Developer – The company owning the resort. Responsible for constructing the accommodations on-site and selling the product.

Exchange Company – The system that allows timeshare owners to trade the accommodations they own for comparable accommodations or travel-related services. Most resort companies are affiliated with an exchange company. Many resort companies offer an internal exchange mechanism that allows owners to exchange to resorts within their company’s portfolio of resorts.

Fixed week – A type of timeshare ownership in which usage rights attach to a specific week of the year each year in perpetuity.

Floating week – A type of timeshare ownership where the use rights are subject to the owner reserving his or her week within a season purchased (winter, summer, etc.) or sometimes throughout the year. A year-round “float” is most often found in resorts with similar seasons, like Hawaii or the Caribbean.

Fractional Ownership – Leisure real estate sold in intervals of more than one week and less than whole ownership. Fractionals are usually associated with the luxury segment of vacation ownership, offering greater services and amenities.

Home Owners Association (HOA) – The group of owners that administer the rules and regulations of a resort. Creation of an HOA is often required by state laws.

Home resort – The resort location where a new purchaser owns his or her week or designated as the home resort in a club or points-based program. Ownership is usually tied to this home resort and generally involves priority reservation rights in that location.

Interval or weekly interval – Vacation ownership as measured by a set number of days and nights of annual use, usually one week.

Lock-off – A type of timeshare unit consisting of multiple living and sleeping quarters designed to function as two discrete units for purposes of occupancy and exchange. The unit can be combined to form one large unit or can be split or “locked-off” into two or more separate units, allowing the owner to split the vacation into multiple stays or bank all or a portion for exchange purposes.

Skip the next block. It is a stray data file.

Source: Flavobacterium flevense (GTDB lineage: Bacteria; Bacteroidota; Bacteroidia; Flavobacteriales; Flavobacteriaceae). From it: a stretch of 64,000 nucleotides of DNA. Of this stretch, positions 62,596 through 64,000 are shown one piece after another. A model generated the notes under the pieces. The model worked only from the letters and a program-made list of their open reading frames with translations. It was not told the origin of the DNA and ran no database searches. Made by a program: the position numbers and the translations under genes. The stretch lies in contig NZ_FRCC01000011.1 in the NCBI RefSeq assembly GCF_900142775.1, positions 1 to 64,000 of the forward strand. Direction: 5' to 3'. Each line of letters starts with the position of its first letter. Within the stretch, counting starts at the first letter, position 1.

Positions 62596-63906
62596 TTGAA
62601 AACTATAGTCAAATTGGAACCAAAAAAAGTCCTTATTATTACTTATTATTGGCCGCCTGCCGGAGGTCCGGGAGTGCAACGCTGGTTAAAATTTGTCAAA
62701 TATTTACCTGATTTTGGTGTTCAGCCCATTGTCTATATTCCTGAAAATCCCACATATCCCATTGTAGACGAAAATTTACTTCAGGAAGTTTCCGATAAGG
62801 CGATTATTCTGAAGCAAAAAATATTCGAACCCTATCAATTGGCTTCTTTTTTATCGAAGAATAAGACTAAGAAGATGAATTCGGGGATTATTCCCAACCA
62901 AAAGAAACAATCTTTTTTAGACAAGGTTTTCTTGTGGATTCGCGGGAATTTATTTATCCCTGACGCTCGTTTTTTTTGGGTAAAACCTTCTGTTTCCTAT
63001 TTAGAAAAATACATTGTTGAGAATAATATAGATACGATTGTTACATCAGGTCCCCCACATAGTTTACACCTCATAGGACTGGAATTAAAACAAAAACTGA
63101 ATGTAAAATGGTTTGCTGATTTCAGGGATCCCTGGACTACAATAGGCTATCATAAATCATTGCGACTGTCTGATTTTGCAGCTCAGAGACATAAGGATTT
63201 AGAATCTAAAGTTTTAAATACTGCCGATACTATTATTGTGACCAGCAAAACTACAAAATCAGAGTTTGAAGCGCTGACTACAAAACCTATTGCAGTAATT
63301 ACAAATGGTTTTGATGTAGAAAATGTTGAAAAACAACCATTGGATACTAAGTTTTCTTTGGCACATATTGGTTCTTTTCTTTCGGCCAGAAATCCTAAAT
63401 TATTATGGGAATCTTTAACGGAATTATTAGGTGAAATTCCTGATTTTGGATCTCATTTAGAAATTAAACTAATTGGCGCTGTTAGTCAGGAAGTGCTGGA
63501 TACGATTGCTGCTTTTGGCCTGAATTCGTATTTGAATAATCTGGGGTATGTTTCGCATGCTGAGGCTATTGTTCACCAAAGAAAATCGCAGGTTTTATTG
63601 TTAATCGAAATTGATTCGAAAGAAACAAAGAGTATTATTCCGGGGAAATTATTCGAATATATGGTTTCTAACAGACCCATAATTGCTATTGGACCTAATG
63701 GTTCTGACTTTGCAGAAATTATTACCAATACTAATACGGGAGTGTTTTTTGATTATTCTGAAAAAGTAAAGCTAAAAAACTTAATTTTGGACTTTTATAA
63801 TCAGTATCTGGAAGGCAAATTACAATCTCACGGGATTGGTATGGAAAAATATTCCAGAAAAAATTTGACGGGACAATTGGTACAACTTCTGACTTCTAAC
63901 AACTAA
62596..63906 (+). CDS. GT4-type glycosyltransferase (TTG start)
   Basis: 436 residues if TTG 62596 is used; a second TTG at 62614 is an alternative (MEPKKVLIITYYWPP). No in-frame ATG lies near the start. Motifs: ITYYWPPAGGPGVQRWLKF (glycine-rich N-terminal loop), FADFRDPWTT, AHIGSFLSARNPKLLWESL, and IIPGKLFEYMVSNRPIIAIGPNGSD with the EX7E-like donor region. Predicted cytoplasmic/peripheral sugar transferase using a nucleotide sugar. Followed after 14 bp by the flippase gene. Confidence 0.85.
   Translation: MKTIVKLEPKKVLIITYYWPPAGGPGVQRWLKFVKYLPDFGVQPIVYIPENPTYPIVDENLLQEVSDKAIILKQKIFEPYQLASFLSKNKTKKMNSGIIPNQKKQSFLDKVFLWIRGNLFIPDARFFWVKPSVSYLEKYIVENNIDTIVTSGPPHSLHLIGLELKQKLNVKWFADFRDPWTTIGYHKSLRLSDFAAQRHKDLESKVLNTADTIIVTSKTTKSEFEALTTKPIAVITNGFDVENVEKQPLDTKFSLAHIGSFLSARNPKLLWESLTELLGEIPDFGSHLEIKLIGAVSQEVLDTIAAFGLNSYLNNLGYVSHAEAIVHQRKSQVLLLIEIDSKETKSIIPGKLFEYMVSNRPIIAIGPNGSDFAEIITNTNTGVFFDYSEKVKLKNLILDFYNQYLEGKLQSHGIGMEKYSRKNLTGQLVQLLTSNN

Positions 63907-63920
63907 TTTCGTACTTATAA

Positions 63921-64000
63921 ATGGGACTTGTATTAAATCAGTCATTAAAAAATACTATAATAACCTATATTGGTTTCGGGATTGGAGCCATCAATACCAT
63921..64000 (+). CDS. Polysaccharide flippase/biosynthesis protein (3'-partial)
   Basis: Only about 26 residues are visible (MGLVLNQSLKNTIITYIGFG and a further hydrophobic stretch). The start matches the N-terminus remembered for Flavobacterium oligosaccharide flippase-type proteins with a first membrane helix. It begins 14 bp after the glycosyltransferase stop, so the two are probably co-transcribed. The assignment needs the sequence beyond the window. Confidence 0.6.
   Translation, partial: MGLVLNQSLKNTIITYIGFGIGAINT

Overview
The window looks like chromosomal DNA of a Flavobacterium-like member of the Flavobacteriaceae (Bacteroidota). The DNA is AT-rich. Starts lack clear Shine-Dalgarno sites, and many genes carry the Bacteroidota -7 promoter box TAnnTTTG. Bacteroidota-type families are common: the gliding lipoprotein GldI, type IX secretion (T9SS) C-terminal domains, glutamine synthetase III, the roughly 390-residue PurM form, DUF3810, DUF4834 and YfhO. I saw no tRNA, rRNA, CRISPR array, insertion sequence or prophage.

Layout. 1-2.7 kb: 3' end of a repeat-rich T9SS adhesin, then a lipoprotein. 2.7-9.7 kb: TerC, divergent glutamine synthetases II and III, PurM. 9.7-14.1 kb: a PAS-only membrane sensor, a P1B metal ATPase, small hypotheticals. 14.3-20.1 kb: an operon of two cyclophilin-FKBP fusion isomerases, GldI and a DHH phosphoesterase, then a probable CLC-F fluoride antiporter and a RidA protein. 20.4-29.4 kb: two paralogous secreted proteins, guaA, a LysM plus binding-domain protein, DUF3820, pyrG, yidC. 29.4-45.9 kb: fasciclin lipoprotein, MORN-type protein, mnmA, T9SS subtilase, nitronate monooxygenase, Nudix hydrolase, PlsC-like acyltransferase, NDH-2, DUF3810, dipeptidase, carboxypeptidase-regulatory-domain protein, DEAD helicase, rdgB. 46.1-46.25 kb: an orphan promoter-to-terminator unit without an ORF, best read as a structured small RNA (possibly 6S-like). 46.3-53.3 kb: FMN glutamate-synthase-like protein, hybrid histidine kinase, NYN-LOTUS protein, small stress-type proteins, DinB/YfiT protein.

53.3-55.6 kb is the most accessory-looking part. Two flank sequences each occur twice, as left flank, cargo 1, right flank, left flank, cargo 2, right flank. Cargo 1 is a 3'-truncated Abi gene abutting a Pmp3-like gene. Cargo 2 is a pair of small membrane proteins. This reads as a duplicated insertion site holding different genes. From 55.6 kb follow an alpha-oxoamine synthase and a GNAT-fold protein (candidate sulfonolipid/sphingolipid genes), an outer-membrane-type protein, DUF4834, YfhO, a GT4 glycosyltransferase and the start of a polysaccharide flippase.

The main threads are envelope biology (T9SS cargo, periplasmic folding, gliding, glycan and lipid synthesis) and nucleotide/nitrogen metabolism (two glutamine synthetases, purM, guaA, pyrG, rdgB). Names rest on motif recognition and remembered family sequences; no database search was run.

Maintenance fee – A fee that timeshare owners are required to pay, usually on an annual basis, to cover the costs of running the resort, including daily management, upkeep, and improvements.

Points – A “currency” that represents timeshare ownership and is used to establish value for seasons, unit sizes, and resort locations. Points are used by some developers for both internal and external exchange.

Points conversion program – An offering whereby owners of a timeshare interval(s) pay(s) a fee to convert their interval for the equivalent in points.

Rescission – Sometimes called a “cancellation” or “cooling off” period. A period of time during which a consumer has the right to cancel a purchase contract and obtain a full refund of his/her deposit with no penalty. Dictated by state statute and company policy, rescission periods vary from state to state, but range on average from 5 to 7 days. This is another example of the strong consumer protections built into timeshare sales.

Resale – A vacation ownership interest that is sold on the secondary market by the original purchaser to a third party.

Right to use – A timeshare owner’s right to occupy a unit at a resort for a specified number of years and having no real estate interest conveyed.

Timesharing – A term used to describe a method of use and/or shared ownership of vacation real estate where purchasers acquire a period of time (often one week) in a condominium, apartment or other type of vacation accommodation. Timeshare is also known as “vacation ownership.”

Trading power – A term used for the value assigned for exchange purposes to a member’s deposited vacation time.

Trial membership – A product offered after the initial sales tour consisting of travel-related products and services packaged with an opportunity to experience the resort developer’s primary vacation ownership product within a defined period. Sometimes called a “sampler” program.

Vacation Club – A term used to describe various types of timesharing and usually involving use or access to more than one resort location and other vacation and travel services. However, the term is used for many different purposes, including “clubs” which may have nothing to do with timesharing.

Vacation ownership – A term often used to describe resort timesharing.

Source: ARDA

The American Resort Development Association is the Washington D.C.-based professional association representing the vacation ownership and resort development industries. Established in 1969, ARDA today has over 1,000 members ranging from privately held firms to publicly traded companies and international corporations with expertise in shared ownership interests in leisure real estate. The membership also includes timeshare owner associations (HOAs), resort management companies, and owners through the ARDA Resort Owners Coalition (ARDA-ROC). For more information about the vacation ownership industry and ARDA, visit www.arda.org or call 202-371-6700.